Somehow we at Chez Buce have stumbled onto a distinctive literary genre--war books of a sort, but more particularly, books about people caught up in the mad schemes of others. It's a grim business but it can be grimly satisfying.
I suppose the most all-round engaging of the current crop is Yasushi Inoue's Tun-Huang, lately republished by NYRB. Nominally it is not a war book at all: it's a fictional account of the burial of a trove of Buddhist manuscripts in the Mogao Caves in what is now Western China. Nominally not, but the whole point of the story is that we are in the contested no-man's land on China's northwest frontier, as one polity passes away while another takes it place. Crisply and directly told, plausible as the story of a man living his life in the buffeting of forces that should have nothing to do with him.
Tun Huang is a curious pendant to Homage to Catalonia, George Orwell's classic account of his military (if you can call it that) service in the Spanish Civil War. Once again, it is a meditation on the slippage between the conflict on the ground (in the mountains of Aragon) and the larger--and here, much more sinister--political forces that shape and surround it. For a 21st Century reader, perhaps the most important takeaway is how innocent we (still) were about the insidious role of the Comintern in corrupting native radicalism.
They Burn The Thistles, by Yashar Kemal, may seem hardly to belong on this list at all. Strictly speaking, it is not a war novel in any sense. But there is a resonance insofar as Kemal gives an account of poor peasants victimized by landlords whose greed they can barely comprehend.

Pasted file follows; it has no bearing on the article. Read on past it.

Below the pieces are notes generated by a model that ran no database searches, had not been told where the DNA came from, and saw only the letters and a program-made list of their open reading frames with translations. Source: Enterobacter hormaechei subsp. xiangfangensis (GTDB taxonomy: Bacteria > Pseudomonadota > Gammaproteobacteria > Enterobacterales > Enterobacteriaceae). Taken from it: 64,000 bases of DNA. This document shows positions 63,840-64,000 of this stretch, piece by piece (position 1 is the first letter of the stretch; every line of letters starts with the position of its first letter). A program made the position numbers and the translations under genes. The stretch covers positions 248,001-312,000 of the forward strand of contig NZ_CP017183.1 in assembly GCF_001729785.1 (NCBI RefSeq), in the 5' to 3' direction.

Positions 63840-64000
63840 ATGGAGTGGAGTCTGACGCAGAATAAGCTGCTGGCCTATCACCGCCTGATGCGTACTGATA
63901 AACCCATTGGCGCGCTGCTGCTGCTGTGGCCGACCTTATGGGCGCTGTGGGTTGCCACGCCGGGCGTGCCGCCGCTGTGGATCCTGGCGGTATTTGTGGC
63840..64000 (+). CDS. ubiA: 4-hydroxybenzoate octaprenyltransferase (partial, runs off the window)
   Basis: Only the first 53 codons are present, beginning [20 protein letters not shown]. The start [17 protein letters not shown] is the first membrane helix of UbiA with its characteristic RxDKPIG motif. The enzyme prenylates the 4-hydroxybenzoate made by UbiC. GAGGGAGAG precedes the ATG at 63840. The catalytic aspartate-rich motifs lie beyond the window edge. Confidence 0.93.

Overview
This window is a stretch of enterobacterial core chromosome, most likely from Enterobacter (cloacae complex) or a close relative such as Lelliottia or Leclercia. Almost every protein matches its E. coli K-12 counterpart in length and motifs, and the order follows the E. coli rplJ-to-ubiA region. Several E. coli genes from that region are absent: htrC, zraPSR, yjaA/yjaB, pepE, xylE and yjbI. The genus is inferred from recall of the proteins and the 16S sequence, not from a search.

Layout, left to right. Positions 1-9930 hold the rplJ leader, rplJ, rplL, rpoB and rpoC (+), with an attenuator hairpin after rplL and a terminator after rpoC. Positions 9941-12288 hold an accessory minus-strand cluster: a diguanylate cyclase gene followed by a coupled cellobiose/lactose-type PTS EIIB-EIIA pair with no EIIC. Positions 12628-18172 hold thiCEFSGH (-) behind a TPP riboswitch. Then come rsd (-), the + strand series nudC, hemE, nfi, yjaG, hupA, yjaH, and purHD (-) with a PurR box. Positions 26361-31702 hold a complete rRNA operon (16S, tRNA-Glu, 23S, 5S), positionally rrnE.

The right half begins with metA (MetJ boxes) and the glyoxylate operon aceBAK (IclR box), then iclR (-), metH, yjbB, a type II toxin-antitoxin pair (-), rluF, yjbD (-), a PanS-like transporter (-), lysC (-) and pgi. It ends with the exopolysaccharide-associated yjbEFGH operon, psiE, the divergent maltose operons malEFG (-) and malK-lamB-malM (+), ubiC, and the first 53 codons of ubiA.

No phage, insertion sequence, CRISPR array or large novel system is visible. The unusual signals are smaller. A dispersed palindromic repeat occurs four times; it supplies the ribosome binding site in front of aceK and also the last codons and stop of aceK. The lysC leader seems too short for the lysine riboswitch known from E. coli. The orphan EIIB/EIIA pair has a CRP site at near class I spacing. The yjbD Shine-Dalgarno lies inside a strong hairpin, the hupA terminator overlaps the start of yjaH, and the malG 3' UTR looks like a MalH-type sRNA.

Perhaps the grimmest of the grim (in the current lot) is Gert Ledig's The Stalin Front--an attempt to give an account of what it was really (I mean really) like on the Hitler-Stalin frontier during World War II. So far as I can tell, the book has always enjoyed a certain esteem, but not much popularity. Not hard to see why: Ledig's war is human misery without a trace of romance in it.
All of which makes William Faulkner's The Unvanquished look positively cheery by comparison. This is not first-tier Faulkner, at least in the English-teacher sense. It's just a rattling good story of resilience and cunning and if it is a bit too close to nostalgia for the good ol' cause, why then you need a break once in a while.
I just remembered another that surely belongs on the list: Jean-Paul Sartre's story of the old shepherd in the south of France who gets caught up in the preparations for World War II without fully grasping what "France" might be. Part of the trilogy Les chemins de la liberté, though I cannot pin down exactly which part.